Bill Collins, Larry Bolonchuk, Jean Lemieux and Tony White were among familiar names cut loose by the Washington Capitals as the hockey club treated today's free-agent deadline more as spring housecleaning than a time for negotiation.
A notable exception was team captain Yvon Labre, whose California-based agent was here for last minute bargaining with General Manager Max McNab.
"We're right there and I see no problem," McNab said. "We know what Yvon does for us. We'd like to get it settled."
The Capital careers of Collins, Bolonchuk, Lemieux, White, Gord Brooks, Paul Nickolson, Alex Forsyth and Brian Kinsella apparently became history when McNab did not offer them new contracts. The players are free to negotiate with other clubs, without a need for compensation.
Ace Bailey, who was playing out an old-style contract, will probably wind up in similar circumstances, but if he should sign with someone else before Aug. 10 the Capitals will be due compensation.
'We haven't given Ace an offer at this point" McNab said. "We'll go by the deadline and take our chances, see the results of the draft and our other dealings."
On the subject of deals, McNab said, "We'ill likely have something to announce prior to the draft (June 15). There are a couple of moves we're fairly close on, involving our extra draft choices (a second and a third). We don't want to touch our first round and we won't cut ourselves completely out of any round."
The Capitals are expected to choose center Ryan Walter, a Vancouver native who played for the Seattle Breakers of the Western Canada Hockey League, in the first round of the amateur draft. Washington will pick second, behind Minnesota.
Walter, however, has been talking with the New England Whalers of the World Hockey Association, and McNab said. "There is competition. This is not unlike any other year."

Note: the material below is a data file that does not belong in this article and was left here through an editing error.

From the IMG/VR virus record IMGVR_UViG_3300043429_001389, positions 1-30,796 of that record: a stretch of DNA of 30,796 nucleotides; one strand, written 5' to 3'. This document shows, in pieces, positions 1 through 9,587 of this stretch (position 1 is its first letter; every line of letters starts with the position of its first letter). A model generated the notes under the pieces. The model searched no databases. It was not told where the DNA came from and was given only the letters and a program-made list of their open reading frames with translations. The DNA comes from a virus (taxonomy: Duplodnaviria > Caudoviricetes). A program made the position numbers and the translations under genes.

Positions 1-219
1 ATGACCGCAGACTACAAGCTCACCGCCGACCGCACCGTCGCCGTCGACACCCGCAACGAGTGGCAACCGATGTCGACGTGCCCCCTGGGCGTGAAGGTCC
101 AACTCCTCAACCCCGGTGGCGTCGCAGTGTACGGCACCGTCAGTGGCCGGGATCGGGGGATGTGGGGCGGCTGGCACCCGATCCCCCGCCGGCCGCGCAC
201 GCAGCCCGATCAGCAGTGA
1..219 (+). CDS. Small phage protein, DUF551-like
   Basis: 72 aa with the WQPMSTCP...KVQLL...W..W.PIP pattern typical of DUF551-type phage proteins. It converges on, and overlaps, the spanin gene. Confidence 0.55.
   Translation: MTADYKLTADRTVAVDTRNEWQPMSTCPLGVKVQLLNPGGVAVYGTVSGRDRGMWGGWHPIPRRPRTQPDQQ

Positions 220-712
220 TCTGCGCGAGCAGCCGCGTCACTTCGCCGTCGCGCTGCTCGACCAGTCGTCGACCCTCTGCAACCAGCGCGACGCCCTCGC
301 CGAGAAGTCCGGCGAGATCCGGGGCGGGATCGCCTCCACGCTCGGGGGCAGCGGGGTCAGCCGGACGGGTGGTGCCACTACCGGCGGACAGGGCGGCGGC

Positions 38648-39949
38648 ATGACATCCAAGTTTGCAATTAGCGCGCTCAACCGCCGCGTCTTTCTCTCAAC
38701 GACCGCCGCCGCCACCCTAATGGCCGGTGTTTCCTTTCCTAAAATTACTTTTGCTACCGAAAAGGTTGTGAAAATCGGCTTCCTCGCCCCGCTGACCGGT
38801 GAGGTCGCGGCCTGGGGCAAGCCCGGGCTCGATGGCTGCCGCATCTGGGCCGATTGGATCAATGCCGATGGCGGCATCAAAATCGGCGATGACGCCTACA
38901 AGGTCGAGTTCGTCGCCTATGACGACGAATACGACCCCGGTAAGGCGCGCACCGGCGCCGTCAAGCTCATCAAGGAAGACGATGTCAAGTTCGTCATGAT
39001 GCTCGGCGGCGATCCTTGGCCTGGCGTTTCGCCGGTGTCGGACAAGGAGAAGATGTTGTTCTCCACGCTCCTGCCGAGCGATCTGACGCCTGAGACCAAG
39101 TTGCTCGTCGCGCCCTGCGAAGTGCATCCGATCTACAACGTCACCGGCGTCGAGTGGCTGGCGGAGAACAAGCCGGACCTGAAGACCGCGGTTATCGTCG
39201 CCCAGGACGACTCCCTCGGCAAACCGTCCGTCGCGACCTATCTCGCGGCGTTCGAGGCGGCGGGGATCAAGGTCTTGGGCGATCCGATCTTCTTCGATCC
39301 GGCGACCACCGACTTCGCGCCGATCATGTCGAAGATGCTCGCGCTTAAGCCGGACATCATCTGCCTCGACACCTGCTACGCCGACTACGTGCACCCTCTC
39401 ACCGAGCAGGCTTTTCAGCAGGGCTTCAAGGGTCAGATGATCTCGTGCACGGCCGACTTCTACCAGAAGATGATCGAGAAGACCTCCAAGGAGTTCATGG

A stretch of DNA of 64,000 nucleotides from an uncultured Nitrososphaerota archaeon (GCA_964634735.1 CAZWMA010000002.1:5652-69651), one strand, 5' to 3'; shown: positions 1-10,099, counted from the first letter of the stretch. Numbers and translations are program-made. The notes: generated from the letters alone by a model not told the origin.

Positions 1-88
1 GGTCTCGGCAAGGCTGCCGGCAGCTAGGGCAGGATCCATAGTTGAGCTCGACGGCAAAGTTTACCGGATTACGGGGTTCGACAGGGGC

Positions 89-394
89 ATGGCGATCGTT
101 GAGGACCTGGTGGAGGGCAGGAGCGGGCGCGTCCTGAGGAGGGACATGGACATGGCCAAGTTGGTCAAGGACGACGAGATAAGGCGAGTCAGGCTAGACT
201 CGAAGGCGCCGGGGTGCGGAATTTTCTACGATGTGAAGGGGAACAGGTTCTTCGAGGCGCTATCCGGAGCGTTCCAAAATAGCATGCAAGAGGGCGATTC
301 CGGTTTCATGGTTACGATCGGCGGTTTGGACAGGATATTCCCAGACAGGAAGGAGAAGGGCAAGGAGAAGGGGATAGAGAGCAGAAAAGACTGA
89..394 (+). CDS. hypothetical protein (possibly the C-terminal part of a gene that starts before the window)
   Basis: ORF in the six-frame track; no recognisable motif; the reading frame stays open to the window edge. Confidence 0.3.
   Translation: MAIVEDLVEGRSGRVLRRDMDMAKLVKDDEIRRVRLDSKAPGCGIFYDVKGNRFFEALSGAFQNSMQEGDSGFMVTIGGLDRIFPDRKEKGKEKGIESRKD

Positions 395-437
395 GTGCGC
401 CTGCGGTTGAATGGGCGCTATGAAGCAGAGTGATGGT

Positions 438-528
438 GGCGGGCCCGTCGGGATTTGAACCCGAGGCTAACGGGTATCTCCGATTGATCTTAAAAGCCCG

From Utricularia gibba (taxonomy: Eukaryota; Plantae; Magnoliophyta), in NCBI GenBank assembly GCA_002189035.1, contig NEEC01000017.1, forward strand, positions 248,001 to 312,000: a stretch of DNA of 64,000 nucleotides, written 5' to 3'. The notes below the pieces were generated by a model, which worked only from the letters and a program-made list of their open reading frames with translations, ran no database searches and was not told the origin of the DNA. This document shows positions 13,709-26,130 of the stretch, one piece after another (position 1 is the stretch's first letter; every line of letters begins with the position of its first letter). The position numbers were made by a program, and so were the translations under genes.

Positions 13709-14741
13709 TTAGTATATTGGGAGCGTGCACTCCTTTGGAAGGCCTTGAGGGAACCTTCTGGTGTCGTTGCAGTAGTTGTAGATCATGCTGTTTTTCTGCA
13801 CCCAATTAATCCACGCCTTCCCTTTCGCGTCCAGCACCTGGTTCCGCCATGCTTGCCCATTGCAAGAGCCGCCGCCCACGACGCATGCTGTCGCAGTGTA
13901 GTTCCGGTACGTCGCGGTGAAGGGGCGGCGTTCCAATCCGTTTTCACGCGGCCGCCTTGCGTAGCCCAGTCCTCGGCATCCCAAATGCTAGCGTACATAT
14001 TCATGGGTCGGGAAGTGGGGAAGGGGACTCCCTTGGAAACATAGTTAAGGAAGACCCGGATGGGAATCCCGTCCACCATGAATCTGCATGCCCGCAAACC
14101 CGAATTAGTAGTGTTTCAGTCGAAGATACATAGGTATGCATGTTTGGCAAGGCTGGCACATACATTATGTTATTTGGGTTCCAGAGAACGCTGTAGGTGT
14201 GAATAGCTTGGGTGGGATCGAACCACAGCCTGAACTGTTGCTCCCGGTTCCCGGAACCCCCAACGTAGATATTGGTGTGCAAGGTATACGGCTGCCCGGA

The Capitals have failed only once to sign a high draft choice, losing first-rounder Buzz Carroll to the WHA Cincinnati Stingers in 1976.
After making his own decisions, McNab awaited the official list of NHL free agents and their compensation requirements. Owner Abe Pollin has promised to pursue free-agent talent as part of a crusade to strengthen the Capitals.
Collins, 34, played for seven NHL teams after moving up from the Baltimore Clippers in 1967. He is a penalty-killing specialist who scored 10 goals in 74 games last season. His future became apparent when he sat on the bench the last two weeks.
Bolonchuk, 26, filled in capably on defense for 49 games during the Capitals' injury crisis last winter but wound up back in the minors. Lemieux, 26, a good power-play point man, scored three goals in 16 games before he was returned to Hershey of the American Hockey League.
White, 23, scored 25 goals in his rookie season in 1975-76 and was the cover boy of the Capitals' press guide the following year. His goal production dipped to 12, however, and last season he was assigned to Hershey, where he scored 24 in 68 games.
Brooks, 27, recorded one goal in 38 games during the Capitals' inaugural season of 1974-75. He spent the last three years with the Philadelphia Firebirds, leading the American League in scoring last season with 98 points and the North American League the previous year with 123.
Nicholson collected four goals in 62 games scattered over three campaigns. Last season, at Port Huron of the International League, he totaled 34 goals and 80 points.
Forsyth was Washington's first draft pick in 1975, but he played only one game as a Capital, spending last season with Tulsa of the Central League, where he had 15 goals in 69 games. Kinsella, injury-plagued throughout his career, was a 10-game Capital who last season neeted 11 goals in 34 games at Port Huron.
Pete Scamurra, recuperating from surgery, is technically a free agent, but he is likely at least to be invited to training camp in September. Scamurra was a regular defenseman in 1975-76 until forced out by the first of a series of leg injuries.